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BMC Health Services Research

, 15:257

First Online: 04 July 2015Received: 10 September 2014Accepted: 29 May 2015DOI: 10.1186-s12913-015-0897-x

Cite this article as: Crotty, M.M., Henderson, J., Ward, P.R. et al. BMC Health Serv Res 2015 15: 257. doi:10.1186-s12913-015-0897-x

Abstract

BackgroundPeople with mental illness have been identified as being more likely to experience type 2 diabetes and the complications arising from this, necessitating more complex chronic illness self-management. Social support has been identified as a significant factor in the successful adoption of lifestyle change for people with type 2 diabetes, however people with mental illness often have impoverished social networks leading to greater reliance upon professional care givers. This study maps the support provided by formal paid and professional carers and informal networks to people with mental illness and type 2 diabetes, comparing the experiences of people with a spouse with those without one.

MethodsInterviews were conducted with 29 clients of a community nursing service with mental health problems who receive professional support to self-manage type 2 diabetes. Participants were asked to complete an egocentric social network map which involved mapping the people and services who support them to manage their health. Demographic data was collected as was data about co-morbidities and service use within the last 6 months. Network maps were supplemented by a series of open-ended questions about self-management practices, who supports these practices and what support they provide.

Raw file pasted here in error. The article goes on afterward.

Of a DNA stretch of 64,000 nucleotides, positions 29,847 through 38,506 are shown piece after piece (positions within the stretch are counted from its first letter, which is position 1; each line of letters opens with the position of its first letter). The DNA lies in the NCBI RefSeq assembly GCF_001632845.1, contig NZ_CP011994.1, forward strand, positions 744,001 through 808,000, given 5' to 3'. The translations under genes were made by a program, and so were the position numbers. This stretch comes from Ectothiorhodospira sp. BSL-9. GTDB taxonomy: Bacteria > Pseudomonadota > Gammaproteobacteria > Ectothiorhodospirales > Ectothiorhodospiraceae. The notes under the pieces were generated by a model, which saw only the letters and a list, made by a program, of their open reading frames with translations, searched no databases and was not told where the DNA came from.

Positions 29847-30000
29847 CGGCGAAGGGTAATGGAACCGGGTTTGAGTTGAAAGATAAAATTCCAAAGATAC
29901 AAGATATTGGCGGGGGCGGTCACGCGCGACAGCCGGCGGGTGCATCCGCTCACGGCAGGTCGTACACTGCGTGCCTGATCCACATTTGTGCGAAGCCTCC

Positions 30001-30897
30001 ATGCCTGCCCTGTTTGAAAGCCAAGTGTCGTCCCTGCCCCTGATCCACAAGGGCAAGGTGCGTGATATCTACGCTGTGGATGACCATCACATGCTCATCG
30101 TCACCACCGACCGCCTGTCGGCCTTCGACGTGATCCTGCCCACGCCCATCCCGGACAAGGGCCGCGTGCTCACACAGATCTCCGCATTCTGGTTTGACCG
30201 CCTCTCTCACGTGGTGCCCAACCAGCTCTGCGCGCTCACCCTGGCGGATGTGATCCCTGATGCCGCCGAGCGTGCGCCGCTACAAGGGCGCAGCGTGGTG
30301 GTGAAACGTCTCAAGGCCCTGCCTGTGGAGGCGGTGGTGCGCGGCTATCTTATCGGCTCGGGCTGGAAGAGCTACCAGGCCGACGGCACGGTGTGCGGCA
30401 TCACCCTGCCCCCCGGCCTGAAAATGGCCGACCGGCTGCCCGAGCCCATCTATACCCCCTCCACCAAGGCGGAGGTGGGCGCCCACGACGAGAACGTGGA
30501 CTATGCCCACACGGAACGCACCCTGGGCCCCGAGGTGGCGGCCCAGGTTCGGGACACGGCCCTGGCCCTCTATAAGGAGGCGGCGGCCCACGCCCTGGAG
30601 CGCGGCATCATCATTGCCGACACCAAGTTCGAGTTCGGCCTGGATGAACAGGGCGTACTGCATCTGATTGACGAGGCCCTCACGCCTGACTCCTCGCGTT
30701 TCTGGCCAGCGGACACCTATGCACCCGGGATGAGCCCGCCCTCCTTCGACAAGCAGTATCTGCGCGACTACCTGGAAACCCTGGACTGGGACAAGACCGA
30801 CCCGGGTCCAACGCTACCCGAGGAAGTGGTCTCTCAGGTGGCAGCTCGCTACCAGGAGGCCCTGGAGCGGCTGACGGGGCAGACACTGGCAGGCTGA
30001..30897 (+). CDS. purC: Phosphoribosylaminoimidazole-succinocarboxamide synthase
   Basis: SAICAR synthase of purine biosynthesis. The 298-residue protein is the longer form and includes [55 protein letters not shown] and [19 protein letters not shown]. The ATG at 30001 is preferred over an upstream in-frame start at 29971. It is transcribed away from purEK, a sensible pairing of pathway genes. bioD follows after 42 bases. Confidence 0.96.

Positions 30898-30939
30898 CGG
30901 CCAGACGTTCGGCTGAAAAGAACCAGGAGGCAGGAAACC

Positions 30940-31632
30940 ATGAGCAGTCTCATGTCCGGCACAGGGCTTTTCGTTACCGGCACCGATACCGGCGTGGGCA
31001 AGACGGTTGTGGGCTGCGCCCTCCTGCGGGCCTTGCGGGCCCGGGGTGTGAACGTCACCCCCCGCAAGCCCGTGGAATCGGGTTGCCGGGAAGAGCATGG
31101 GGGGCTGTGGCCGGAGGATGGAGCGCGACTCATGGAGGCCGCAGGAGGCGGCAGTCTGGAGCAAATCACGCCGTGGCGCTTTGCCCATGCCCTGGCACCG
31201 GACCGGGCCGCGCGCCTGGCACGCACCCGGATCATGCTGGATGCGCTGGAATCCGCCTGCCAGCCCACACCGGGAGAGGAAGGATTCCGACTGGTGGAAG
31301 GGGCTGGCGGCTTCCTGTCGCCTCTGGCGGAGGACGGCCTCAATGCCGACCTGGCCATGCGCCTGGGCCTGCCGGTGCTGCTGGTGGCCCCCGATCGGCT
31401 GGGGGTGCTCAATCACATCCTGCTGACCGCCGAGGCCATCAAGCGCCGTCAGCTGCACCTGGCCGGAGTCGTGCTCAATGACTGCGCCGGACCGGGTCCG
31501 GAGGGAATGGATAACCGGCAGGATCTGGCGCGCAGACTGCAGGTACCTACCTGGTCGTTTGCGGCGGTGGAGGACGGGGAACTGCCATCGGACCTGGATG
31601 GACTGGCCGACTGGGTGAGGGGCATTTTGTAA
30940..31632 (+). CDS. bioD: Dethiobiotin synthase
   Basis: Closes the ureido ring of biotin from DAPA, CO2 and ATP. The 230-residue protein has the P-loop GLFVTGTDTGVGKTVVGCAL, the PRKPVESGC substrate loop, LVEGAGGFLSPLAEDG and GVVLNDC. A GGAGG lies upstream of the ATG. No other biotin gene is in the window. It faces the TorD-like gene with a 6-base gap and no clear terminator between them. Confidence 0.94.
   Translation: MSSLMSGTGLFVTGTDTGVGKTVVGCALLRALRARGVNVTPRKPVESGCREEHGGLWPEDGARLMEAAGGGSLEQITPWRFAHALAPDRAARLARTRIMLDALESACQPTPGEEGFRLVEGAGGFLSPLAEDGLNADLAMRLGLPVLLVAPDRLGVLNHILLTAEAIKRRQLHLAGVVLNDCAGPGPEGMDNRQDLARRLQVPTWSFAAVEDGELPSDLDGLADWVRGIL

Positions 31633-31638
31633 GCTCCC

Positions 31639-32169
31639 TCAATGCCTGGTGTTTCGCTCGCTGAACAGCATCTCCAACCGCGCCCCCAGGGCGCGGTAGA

ResultsParticipants identified small social networks with few friendship ties. These networks had diminished due to illness. For people with a spouse, this person provided significant support for chronic illness self-management performing a range of daily care and illness management tasks. People without a spouse were more reliant on professional and paid care givers for daily care and illness management. People without a spouse also demonstrated greater reliance upon weak social ties for emotional support and social connection and often developed friendships with formal caregivers.

ConclusionsSpousal support reduces the need for professional services. In the absence of a spouse, participants were more reliant upon paid and professional carers and weaker social ties for chronic illness support and social connection leading to greater vulnerability of loss of support.

KeywordsChronic illness self-management Social networks Mental health Type 2 diabetes Health services Electronic supplementary materialThe online version of this article doi:10.1186-s12913-015-0897-x contains supplementary material, which is available to authorized users.

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Autor: Mikaila M. Crotty - Julie Henderson - Paul R. Ward - Jeffrey Fuller - Anne Rogers - Debbie Kralik - Sue Gregory

Fuente: https://link.springer.com/



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